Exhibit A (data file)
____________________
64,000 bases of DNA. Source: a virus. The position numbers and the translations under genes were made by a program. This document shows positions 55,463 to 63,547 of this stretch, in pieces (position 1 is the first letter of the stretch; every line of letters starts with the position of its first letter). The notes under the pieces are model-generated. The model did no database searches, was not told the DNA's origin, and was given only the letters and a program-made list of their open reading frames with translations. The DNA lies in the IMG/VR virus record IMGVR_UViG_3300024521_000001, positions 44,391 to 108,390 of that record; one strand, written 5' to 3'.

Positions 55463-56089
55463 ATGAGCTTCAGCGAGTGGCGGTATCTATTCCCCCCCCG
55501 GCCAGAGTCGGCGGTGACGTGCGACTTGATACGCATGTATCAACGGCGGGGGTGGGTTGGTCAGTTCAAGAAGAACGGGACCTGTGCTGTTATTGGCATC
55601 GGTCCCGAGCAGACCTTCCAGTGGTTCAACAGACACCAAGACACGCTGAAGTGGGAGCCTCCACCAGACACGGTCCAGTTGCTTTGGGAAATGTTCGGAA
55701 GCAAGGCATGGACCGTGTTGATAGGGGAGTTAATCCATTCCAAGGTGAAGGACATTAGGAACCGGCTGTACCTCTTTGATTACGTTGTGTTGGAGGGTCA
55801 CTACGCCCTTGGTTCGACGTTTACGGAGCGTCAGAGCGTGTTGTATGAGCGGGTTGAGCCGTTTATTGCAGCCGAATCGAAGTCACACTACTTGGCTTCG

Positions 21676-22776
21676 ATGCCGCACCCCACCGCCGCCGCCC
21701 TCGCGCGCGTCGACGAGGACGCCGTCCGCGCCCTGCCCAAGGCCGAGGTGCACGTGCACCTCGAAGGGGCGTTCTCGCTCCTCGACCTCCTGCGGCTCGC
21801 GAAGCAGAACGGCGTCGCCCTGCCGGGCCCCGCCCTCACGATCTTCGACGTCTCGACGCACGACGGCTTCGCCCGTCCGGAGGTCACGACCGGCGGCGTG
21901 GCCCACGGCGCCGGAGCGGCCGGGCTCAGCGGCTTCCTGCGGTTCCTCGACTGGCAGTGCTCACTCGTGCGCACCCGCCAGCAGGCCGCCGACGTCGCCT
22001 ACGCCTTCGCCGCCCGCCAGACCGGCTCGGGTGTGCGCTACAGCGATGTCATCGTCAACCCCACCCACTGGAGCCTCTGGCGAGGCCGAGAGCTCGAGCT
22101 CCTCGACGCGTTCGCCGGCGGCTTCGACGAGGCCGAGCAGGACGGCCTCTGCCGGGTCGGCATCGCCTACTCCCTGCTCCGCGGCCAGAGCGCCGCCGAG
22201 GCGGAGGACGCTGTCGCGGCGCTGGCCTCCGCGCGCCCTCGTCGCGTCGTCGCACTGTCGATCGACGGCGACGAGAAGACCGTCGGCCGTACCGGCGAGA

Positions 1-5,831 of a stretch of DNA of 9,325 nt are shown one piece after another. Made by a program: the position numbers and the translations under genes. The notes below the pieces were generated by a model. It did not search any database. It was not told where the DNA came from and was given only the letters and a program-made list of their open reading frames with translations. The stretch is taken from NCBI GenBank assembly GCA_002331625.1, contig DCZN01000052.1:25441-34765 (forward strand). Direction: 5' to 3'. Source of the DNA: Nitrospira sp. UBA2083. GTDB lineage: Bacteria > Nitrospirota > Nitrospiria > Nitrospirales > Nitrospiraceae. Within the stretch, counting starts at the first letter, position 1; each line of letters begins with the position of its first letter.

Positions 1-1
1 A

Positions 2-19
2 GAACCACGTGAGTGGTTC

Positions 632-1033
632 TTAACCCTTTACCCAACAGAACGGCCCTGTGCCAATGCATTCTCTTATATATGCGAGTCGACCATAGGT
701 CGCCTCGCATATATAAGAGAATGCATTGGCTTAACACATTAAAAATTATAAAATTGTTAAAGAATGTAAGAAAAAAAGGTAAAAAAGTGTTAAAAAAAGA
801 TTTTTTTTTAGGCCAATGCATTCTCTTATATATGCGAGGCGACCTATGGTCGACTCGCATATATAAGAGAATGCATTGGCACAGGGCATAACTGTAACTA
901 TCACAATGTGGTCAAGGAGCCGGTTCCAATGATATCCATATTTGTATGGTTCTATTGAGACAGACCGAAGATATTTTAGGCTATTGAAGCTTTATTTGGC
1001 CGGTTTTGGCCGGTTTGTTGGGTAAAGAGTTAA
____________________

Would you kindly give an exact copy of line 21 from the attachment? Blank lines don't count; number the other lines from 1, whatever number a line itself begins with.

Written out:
Positions 632-1033